How America Values College 2018 Understanding the paying-for-college terminology Planning and paying for college can be a unique process, filled with terms and jargon that may leave families scratching their heads. Not being familiar with the process and terminology can result in misunderstanding the potential cost of college or missing out on financial aid. To learn how well families understand common terms and concepts related to paying for college, the survey asked parents and students whether several statements—for example, “Interest rates for federal education loans are regulated” or “Free tuition means free college”— were true or false. On average, about one-fifth answered each statement incorrectly , showing the need for additional education about the language used to explain the process of paying for college. Evaluating colleges Choosing a college can be a significant undertaking with a number of factors taken into consideration related to cost, quality of education, and personal preference or lifestyle matters. Financial considerations are as likely as academic considerations to influence choice of college. When making their final college selection, 78 percent of families considered financial criteria, 77 percent considered academic criteria, and 63 percent considered personal preference criteria. Most families used cost to narrow down their list of choices: 79 percent eliminated colleges from consideration due to their being too expensive for the family; and more than half of all families (53%) eliminated colleges based on perceived cost even before researching them. After families created a list of potential schools, they again used financial factors to inform their ultimate choice of college. Specific factors include Expected financial aid package (52%) Estimated student loan debt (44%) Annual cost of attendance before financial aid (43%) Distance from parents’ home for commuting (20%) As expected, academic offerings and the perceived quality of the education program are significant factors in final school Sallie Mae Ipsos 3 selection. In the overall ranking of reasons why a college is selected, the academic program related to the student’s major emerges as the number one reason: The academic program related to the student’s major (58%) Whether graduates from the school get good jobs (33%) The graduation rate at the school (28%) The prestige of the university (22%) Whether the college’s graduates get into top graduate or professional schools (13%) Personal preference criteria are also important but not a decision-driver for as many families. Campus setting has an influence on more students than other personal preference measures: Campus setting (39%) Size of the college or number of students (26%) Close to home (25%) Activities, clubs, or sports (16%) Social life (15%) Far from home (10%) Online courses (9%) Family member attended (8%) Social life and fitting in with the college community may be more important to the student’s college experience than students initially anticipate. Social life falls well below campus setting on this list. Social life, however, along with the campus culture, are two of the three personal preference factors, along with campus setting, in the top 10 list of things that students said they were surprised by and wished they had known more about before enrolling in the college. Families stretch to bring college costs within reach While the majority of families (83%) are willing to stretch financially to achieve college, they also take deliberate actions to boost available cash and to reduce expenses in order to make college more affordable.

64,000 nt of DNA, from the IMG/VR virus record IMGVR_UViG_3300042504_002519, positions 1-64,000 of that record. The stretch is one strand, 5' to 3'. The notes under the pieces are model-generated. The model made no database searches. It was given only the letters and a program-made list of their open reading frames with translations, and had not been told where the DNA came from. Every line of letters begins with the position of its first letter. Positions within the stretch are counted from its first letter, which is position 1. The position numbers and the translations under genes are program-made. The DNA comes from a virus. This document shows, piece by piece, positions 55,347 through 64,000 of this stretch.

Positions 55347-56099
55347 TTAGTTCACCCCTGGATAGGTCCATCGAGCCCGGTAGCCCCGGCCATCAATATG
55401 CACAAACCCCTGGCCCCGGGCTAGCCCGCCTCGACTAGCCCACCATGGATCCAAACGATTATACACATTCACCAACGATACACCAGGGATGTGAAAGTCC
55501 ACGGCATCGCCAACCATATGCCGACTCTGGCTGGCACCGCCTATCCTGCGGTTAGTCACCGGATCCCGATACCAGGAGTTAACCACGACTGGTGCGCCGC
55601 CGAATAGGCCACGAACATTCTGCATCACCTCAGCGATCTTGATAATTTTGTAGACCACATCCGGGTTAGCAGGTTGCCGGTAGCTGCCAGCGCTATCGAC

How America Values College 2018 Seventy-eight percent of college students worked at least part of the year, including 45 percent who worked year-round. Fifty-eight percent increased their work hours in 2017-18 and 67 percent decreased personal spending to have more funds available for college. Parents also stretched financially—32 percent increased their work hours and 49 percent decreased their personal spending. Outside of earning or finding money to pay for college, students’ enrollment choices help make college more affordable, including Earning their degree over a shorter period of time to reduce total costs or begin working in their field sooner (24%) Changing majors to pursue a more marketable field of study (21%) Attending part-time to reduce immediate costs or to allow more time to work (19%) Taking online classes, which they say are less expensive than in-person classes (15%) Choice of college based on location also contributes to affordability: 77 percent of students choose a college located in their home state and 37 percent live at home or with relatives to save on housing costs. Families with a plan to pay for college are much more likely to have taken various affordability steps than those without a plan. Sallie Mae Ipsos Is college worth it? Students and parents firmly believe in the value of a college education. They have made the decision to attend and have begun investing in their experience. When asked to rate the value of the education they are receiving compared to the price they are paying, two-thirds of families agree the education is worth the price. Thirty-three percent think the education is overvalued, including 11 percent who say it is significantly overpriced; 36 percent think it is a fair price for the education they are receiving; and 30 percent think they are getting a bargain, including 20 percent who say it is an excellent value, worth every penny. More than three-quarters of families say they weighed cost and affordability as part of their college selection process; some, though, have been met with surprises. Among families without a plan to pay for college, nearly half feel frustrated, overwhelmed, or worried about paying for college. As they balance stretching themselves financially with paying the college bills, though, 75 percent of families feel confident they made the right financial decisions when choosing how to pay for college. 4